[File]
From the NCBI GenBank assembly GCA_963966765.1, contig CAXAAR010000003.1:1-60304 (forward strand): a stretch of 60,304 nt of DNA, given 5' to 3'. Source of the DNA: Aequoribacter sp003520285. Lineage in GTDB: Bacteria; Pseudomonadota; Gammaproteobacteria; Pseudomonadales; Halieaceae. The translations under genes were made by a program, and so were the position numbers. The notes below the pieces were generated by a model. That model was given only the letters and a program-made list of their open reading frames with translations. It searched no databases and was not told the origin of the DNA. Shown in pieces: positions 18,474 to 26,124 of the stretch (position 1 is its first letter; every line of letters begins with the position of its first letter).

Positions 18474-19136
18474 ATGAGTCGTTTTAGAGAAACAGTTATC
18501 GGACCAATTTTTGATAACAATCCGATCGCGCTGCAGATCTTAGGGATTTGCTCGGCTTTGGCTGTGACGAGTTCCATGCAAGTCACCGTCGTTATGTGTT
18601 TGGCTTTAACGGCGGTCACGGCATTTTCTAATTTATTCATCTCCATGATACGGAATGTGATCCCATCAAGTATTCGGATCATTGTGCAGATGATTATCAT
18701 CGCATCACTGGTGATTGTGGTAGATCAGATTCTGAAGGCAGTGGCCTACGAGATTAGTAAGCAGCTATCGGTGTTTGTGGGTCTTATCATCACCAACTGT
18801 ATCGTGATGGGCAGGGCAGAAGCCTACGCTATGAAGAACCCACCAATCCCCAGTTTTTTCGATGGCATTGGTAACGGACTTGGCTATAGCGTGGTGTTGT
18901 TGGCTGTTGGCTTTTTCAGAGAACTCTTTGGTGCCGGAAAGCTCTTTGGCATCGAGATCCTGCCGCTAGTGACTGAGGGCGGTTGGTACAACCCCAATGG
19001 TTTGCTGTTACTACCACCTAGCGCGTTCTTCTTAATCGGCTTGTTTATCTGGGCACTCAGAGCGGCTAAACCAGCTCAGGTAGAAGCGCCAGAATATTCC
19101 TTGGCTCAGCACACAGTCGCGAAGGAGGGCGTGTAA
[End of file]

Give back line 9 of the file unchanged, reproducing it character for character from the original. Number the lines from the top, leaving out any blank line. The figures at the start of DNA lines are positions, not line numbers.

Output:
19001 TTTGCTGTTACTACCACCTAGCGCGTTCTTCTTAATCGGCTTGTTTATCTGGGCACTCAGAGCGGCTAAACCAGCTCAGGTAGAAGCGCCAGAATATTCC